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In Wood's future, instead of rushing to finish Sunday dinner in time for "The Simpsons," viewers will simply set their set-top boxes to record the show and watch it at their leisure. But that's just the start. On a cable or satellite system, they might get a daily selection of dozens of pay-per-view movies, broadcast at odd times of the night, recorded to be watched at their leisure, and paid for through Replay, which will process transactions through the phone line. They will be able to record a whole week's or month's worth of programming and watch it whenever they want. With the telephone hook-up, they will be able to buy products from television commercials with a few clicks, in much the way that they can make purchases through the Internet now.

This is a vision that has captured the imagination of the television world at the highest levels. According to Wood, when the Walt Disney Company was considering whether to invest in Replay, he dealt directly with Michael Eisner, the head of Disney and almost certainly the most powerful person in today's media world. Disney, which owns the ABC television network, did invest in Replay, and in competitor Tivo, too. NBC also jumped on board. CBS has taken a stake in Tivo, and most of the big cable and consumer electronics companies are placing bets on the new technology.

People like Eisner are interested in Replay because it offers to solve, in a roundabout way, what has been the biggest riddle in television: how to deliver something akin to "video on demand," the one service that television viewers have for years told focus moderators they want, and that the television broadcasters and cable companies have never had the technology to provide. You would think the networks wouldn't be keen on a technology that effectively encourages viewers to skip commercials, but Replay's ability to turn the TV into a money-collecting engine has big appeal to broadcasters.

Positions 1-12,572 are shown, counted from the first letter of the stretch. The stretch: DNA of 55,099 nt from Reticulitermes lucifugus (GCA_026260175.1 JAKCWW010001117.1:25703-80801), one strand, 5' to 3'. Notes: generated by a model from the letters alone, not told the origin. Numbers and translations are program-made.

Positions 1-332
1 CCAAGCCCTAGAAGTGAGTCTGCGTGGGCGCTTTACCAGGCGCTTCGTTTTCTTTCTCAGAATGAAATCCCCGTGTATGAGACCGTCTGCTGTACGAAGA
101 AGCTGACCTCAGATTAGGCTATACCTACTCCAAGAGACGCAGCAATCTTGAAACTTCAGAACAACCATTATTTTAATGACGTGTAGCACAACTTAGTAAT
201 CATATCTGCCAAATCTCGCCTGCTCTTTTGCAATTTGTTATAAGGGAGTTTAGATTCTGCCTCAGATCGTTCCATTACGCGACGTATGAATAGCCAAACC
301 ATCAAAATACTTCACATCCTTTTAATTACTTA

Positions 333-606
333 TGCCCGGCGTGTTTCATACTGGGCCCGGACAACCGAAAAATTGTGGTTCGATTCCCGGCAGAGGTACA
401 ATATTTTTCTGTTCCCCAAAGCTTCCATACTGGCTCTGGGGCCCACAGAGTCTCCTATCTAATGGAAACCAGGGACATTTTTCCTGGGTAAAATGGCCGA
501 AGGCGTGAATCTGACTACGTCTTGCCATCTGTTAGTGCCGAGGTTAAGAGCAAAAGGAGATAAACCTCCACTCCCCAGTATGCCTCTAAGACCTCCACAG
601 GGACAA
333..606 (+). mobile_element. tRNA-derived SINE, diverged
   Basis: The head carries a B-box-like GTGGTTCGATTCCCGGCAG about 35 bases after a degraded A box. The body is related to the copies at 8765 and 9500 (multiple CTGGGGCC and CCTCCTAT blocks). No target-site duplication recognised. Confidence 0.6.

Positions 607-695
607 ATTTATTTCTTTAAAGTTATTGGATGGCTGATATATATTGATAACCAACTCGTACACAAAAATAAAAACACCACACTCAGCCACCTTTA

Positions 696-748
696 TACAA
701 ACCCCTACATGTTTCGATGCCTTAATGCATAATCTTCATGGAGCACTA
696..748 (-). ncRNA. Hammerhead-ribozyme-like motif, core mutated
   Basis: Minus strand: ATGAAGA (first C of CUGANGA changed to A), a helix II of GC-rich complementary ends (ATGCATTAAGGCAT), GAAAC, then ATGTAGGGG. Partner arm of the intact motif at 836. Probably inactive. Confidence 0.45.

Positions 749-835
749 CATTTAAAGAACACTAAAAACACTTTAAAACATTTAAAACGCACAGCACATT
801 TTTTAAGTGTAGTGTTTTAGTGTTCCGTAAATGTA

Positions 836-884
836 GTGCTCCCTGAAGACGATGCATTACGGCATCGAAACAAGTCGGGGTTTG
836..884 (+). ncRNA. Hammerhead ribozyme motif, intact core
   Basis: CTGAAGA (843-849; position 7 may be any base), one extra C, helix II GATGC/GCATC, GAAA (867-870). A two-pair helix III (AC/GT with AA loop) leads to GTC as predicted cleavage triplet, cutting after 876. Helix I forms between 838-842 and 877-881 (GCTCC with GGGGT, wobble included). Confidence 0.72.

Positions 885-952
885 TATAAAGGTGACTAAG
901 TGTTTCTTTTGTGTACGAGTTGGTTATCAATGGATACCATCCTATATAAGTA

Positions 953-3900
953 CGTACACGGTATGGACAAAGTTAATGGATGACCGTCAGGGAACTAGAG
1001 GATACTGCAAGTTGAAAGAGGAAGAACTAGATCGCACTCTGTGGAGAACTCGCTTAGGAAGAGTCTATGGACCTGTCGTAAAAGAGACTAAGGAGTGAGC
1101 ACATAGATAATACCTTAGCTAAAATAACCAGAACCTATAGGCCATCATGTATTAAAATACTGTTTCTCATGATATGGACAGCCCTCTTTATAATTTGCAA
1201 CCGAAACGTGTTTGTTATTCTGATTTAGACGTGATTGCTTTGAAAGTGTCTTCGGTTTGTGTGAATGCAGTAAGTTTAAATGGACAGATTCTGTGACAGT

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That, at any rate, is the ambition. Replay's advertising uses the slogan "Welcome to the world of personal television." I like it. I have never had a very personal relationship with television, and I'd love to develop one. Problem is, I'm not ready for this kind of empowerment.

I tend to do most of my television watching late at night, flipping to whatever happens to be the most appealing program in the late-night lineup. It so happens that by the time my roommate, Ben, and I have plugged the Replay unit into Ben's television, it's 1:30 in the morning and the only thing on TV that's the least bit interesting is "Robin Hood: Men in Tights," a 1993 movie that is clearly one of the lesser works of Mel Brooks.

It is also a lousy movie on which to try out the new gadget. Even without the ability to reverse and fast forward it's easy to get confused about what's happening. With Replay, it's worse. Ben and I find ourselves watching Robin Hood's merry gang of hoodlums breaking into song in a stage-set forest, and then try to shoot back a couple of minutes and somehow it goes right back to another scene of the same merry gang going through the motions of a light opera. Is this the same scene? That means shooting back a little further, and verifying that the background of this scene lacks the porta-potties that were the key comic fixture of the last. So it's a different scene. By this time, however, the thread of the narrative has been completely lost. We try pressing the "Live" button to go back to the live show -- but here, again, there's a gaggle of actors in interchangeable green costumes performing their latest bit of light opera against the same green background.